Saint Germanus of Auxerre

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Germanus of Auxerre, St. Soldier, bishop, and church emissary who visited Britain in ad 429 to counter heresy. In the early 5th cent. the teachings of Pelagius were proving popular in Britain. In 429 the Roman ecclesiastical authorities in Gaul dispatched Germanus to Britain to combat Pelagianism by preaching the true faith—Divine Grace—in British churches and the countryside. Although lacking in specific details, Constantius of Lyons's account of Germanus's visit is significant because of the incidental light it sheds on early ‘post-Roman’ Britain; Germanus apparently encountered organized town life, suggesting that Britain remained strongly ‘Romanized’ in character. Before becoming a bishop Germanus had been a soldier, and he defeated Picts and Saxons in a battle where he gave his troops the battle-cry ‘Alleluia’. Germanus may have visited Britain for a second time in 435–7, and died c.448.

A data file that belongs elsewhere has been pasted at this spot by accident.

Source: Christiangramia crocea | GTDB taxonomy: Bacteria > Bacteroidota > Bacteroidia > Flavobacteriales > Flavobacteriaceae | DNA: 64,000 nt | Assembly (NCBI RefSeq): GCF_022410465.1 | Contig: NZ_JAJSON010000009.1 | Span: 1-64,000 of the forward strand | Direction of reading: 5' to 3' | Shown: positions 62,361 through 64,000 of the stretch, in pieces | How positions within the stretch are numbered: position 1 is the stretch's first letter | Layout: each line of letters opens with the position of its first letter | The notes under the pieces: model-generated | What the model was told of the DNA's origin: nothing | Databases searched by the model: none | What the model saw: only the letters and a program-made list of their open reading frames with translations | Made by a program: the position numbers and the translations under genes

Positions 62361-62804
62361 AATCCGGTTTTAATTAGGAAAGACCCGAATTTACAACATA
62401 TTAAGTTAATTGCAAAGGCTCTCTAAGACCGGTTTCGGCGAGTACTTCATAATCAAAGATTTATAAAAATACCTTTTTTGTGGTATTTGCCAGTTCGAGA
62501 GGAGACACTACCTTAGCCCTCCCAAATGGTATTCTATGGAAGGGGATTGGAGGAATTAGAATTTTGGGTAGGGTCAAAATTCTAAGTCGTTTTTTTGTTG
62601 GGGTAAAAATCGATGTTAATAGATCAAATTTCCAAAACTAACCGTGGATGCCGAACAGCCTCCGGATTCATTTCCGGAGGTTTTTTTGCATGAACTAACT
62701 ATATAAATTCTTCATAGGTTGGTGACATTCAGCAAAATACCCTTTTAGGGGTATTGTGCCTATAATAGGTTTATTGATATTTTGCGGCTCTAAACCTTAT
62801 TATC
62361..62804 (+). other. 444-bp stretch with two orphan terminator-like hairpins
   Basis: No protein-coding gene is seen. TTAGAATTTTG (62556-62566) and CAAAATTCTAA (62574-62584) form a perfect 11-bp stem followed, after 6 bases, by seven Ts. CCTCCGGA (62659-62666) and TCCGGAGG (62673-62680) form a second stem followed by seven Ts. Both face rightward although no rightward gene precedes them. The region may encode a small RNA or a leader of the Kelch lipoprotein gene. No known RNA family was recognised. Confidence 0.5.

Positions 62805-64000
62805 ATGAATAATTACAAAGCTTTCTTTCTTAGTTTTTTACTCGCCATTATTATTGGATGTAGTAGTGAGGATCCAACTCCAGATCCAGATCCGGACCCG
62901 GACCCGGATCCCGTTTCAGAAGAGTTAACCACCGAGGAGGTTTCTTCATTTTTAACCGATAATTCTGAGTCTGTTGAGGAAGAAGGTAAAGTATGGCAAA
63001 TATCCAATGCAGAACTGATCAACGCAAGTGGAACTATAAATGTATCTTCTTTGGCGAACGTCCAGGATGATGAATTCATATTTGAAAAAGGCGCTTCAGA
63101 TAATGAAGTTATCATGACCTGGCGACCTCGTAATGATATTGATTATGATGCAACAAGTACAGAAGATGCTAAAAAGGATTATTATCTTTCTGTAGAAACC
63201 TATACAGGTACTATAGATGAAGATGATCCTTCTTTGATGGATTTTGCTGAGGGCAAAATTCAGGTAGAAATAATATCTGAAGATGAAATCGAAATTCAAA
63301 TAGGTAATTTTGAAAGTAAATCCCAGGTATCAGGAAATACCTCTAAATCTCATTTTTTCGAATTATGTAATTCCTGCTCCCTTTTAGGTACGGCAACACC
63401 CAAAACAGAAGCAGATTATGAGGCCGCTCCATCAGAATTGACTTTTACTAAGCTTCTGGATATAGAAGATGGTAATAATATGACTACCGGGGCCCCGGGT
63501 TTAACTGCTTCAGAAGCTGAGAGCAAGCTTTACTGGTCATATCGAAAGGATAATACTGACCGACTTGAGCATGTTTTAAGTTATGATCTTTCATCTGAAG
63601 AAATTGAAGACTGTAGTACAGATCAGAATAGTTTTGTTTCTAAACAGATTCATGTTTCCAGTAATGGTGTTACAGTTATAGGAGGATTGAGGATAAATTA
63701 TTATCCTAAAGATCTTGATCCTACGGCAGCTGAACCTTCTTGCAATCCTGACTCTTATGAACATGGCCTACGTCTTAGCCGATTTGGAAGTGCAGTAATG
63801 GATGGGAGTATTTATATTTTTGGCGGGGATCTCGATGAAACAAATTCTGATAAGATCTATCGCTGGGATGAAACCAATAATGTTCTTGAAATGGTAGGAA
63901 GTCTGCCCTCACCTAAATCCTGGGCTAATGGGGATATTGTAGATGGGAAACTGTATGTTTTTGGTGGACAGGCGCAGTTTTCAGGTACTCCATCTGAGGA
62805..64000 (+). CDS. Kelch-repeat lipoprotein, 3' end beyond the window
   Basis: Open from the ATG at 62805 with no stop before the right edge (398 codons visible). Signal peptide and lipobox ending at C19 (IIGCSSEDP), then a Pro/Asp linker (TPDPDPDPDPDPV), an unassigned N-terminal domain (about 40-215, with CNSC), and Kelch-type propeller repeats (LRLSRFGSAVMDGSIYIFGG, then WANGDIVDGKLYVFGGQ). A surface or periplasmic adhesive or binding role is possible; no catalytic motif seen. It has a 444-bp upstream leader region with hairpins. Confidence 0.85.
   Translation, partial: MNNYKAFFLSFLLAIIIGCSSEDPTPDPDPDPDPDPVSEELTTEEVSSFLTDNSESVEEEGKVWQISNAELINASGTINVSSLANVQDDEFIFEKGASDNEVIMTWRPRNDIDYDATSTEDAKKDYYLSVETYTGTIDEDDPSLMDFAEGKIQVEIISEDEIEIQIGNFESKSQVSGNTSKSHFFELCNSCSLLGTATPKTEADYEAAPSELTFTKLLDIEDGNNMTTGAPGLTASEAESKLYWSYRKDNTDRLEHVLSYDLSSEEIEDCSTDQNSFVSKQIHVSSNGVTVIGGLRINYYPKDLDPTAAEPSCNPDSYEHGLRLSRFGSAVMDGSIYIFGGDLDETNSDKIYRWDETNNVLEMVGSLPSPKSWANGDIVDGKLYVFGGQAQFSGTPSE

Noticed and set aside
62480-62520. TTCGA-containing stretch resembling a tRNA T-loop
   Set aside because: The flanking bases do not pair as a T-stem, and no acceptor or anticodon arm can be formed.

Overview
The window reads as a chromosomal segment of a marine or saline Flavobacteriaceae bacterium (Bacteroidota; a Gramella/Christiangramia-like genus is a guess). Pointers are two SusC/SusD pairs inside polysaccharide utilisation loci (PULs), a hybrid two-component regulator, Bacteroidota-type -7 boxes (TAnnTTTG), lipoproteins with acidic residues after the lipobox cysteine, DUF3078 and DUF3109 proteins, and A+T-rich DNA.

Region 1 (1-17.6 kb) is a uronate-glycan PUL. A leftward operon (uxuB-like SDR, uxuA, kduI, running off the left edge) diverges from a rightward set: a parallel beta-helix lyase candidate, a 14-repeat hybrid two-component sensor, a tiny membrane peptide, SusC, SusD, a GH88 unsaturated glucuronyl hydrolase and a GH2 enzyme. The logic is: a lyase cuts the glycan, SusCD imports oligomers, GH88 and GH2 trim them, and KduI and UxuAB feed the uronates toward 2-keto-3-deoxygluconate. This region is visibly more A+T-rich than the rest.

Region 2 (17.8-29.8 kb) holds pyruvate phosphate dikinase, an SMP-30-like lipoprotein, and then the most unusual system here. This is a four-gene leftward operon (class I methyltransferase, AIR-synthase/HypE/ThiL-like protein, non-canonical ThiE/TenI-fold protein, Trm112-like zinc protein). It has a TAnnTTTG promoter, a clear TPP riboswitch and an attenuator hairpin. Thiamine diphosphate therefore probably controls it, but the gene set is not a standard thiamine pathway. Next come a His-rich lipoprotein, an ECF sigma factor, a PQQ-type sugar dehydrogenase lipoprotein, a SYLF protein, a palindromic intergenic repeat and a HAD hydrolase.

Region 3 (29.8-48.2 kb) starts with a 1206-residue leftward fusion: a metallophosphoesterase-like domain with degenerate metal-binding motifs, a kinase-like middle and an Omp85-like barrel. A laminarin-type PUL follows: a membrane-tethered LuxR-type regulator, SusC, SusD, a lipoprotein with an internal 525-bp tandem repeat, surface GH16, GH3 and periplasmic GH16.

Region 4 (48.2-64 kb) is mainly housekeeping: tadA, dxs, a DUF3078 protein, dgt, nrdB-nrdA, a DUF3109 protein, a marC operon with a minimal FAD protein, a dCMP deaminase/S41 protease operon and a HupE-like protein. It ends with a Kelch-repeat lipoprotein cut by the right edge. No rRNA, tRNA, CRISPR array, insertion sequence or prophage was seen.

Eleanor Scott

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Saint Germanus of Auxerre (jərmā´nəs, ōsĕr´), d. 448, Gaulish churchman, bishop of Auxerre (after c.418). St. Patrick was under his tutelage for 12 years. Popes Celestine I and Leo I sent him to England (429, 447) to combat Pelagianism; on the first occasion he was accompanied by the deacon Palladius, first recorded missionary to Ireland. On his second trip, Germanus led the Britons in the defeat, located by tradition near Mold, Wales, of an Irish and Pictish marauding party. As it was Easter, the war cry was Alleluia, and the battle is called the Alleluia Victory. Germanus was popular in Celtic Britain. Feast: July 31.

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Germanus of Auxerre, St (d. 446), bishop of Auxerre; he was leader of the British force which won the Hallelujah Victory over the Picts and Saxons, and his shrine became a famous pilgrimage centre.